Review: Dunstan by Conn Iggulden
Following my post on Thursday, written in all haste in the last ten minutes of my lunch hour, I announced that to celebrate reaching 100 followers I was going to post an extra review this week!
I was fishing for an excuse really. It had already crossed my mind that I was going to be falling behind if I didn’t throw some extras in. Nevertheless, today I am posting the review, as promised!
The year is 937. England is a nation divided, ruled by minor kings and Viking lords. Each vies for land and power. The Wessex king Æthelstan, grandson of Alfred the Great, readies himself to throw a spear into the north.
As would-be kings line up to claim the throne, one man stands in their way.
Dunstan, a fatherless child raised by monks on the moors of Glastonbury Tor, has learned that real power comes not from God, but from discovering one’s true place on Earth. Fearless in pursuit of his own interests, his ambition will take him from the courts of princes to the fields of battle, from exile to exaltation.
For if you cannot be born a king, or made a king, you can still anoint a king.
Under Dunstan’s hand, England may come together as one country – or fall apart in anarchy . . .
From Conn Iggulden, one of our finest historical writers, Dunstan is an intimate portrait of a priest and murderer, liar and visionary, traitor and kingmaker – the man who changed the fate of England.
I originally decided I was going to read this book as I was introduced to this particular period of history by a work colleague, in the form of another series of books by Bernard Cornwell. Maybe this particular period of history is new to you. Perhaps you had the opportunity to watch “The Last Kingdom”, which aired on BBC Two here in the UK. I am also assured by other sources on the world-wide-web that it was shown on BBC America and the first season is also available on Netflix. If historical dramas are of interest to you – I really recommend it!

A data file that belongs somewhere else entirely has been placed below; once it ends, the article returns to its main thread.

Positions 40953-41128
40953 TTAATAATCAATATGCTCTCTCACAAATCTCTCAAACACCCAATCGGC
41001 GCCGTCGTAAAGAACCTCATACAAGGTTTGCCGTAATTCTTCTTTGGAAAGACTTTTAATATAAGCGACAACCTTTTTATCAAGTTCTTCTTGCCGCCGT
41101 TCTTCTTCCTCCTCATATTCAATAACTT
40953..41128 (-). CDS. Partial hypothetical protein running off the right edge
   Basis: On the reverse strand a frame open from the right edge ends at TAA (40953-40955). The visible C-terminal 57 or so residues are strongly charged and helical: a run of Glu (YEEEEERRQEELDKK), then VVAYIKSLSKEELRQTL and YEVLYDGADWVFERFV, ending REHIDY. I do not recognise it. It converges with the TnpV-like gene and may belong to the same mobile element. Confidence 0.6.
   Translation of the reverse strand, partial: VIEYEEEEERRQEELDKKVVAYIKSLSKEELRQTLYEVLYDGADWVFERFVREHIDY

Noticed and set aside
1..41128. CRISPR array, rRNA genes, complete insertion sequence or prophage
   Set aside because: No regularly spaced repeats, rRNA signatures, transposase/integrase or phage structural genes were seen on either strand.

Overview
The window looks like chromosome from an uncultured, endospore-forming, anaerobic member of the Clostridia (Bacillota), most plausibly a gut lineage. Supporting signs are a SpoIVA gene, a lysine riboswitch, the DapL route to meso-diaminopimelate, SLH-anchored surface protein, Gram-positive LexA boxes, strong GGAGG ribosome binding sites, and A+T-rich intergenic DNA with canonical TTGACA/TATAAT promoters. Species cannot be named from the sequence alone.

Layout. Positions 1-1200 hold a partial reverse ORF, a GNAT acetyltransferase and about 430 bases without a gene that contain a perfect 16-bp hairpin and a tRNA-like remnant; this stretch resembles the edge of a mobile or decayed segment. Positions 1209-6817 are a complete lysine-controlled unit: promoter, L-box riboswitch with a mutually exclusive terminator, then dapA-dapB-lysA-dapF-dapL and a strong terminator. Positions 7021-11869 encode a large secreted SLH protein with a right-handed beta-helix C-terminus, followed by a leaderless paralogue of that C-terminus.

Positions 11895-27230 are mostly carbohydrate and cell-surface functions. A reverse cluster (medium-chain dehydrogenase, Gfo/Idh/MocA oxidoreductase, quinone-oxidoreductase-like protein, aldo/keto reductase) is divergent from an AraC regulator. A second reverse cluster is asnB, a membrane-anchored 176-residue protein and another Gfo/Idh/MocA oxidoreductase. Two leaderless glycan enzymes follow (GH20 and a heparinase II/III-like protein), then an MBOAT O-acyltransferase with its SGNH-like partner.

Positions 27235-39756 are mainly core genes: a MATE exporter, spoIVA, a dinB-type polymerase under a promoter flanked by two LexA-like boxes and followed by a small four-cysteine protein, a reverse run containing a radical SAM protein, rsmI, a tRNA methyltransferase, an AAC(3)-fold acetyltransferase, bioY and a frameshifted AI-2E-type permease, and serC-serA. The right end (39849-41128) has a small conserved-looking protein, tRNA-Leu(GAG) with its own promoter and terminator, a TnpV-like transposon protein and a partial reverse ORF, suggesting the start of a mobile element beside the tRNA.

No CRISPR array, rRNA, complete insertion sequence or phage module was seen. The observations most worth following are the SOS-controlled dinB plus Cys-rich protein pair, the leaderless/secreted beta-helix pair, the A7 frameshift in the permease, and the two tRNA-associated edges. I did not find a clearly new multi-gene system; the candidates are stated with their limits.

Dunstan picks up a little after the reign of Alfred the Great, whose reign and resistance to the Viking invasion features in the aforementioned series. Having loved this particular set of books so far I wanted to see how history panned out after the invasion.
Turns out, whilst England was under one rule, much of the struggles faced by King Alfred the Great live on past his reign.
Some slaves are kings and some kings, slaves, but that is because the world is corrupt and in ruins, no matter how high we build. – Dunstan
The history and turbulence within the monarchy following King Æthelstan’s death is narrated by Dunstan, who dedicated his life to the restoration of the Abbey at Glastonbury. You would expect a man in this position to be a humble one, serving God through his position as Abbot. Think again. He is far from honest: he cheats, he lies and he is a murderer. He’s a manipulator. At one point he saves his brother from death by performing a risky surgical procedure on him and succeeds. The fact that he then later emotionally blackmails Wulfric and puts him in the position of committing treason for his own gain, well, I think that tells you everything about our MC. There is only one person Dunstan will truly look out for, and that’s Dunstan.
Naturally, I didn’t like our far from humble and backstabbing narrator, but the narration from his perspective was not completely spoiled by this brat of a human being. We get to experience first hand the repelling of the Scots and the Danes in Ireland, as well as the reformation of the Royal Mint.
Dunstan finds himself serving many Kings following Æthelstan’s death. He had very clear ideas about who he liked and who he disliked. Of course, those in his favour were either his friends or people he felt he could influence with his affiliation to God. I found it laughable at Dunstan’s distaste for Prince Edwy. In my humble opinion, he was very much like Dunstan and their clash is probably as a result of having similar personalities!! Dunstan favoured Edwy’s younger brother to be King, voted for at a Witten (a meeting of influential lords, landowners etc).
I am not going to turn this review into a history lesson. In my experience, you are either interested or you are not, so I’m not going to be that person to throw facts and figures at you. If you are interested, I would recommend the book to you. Whilst exploring the history of the English monarchy, it is still an entertaining read. Please note that my opinions are my own – let them cloud your judgement. You may have a different opinion. The only way you will know is if you find out for yourself. If anyone has read this book – I would love to hear your thoughts!!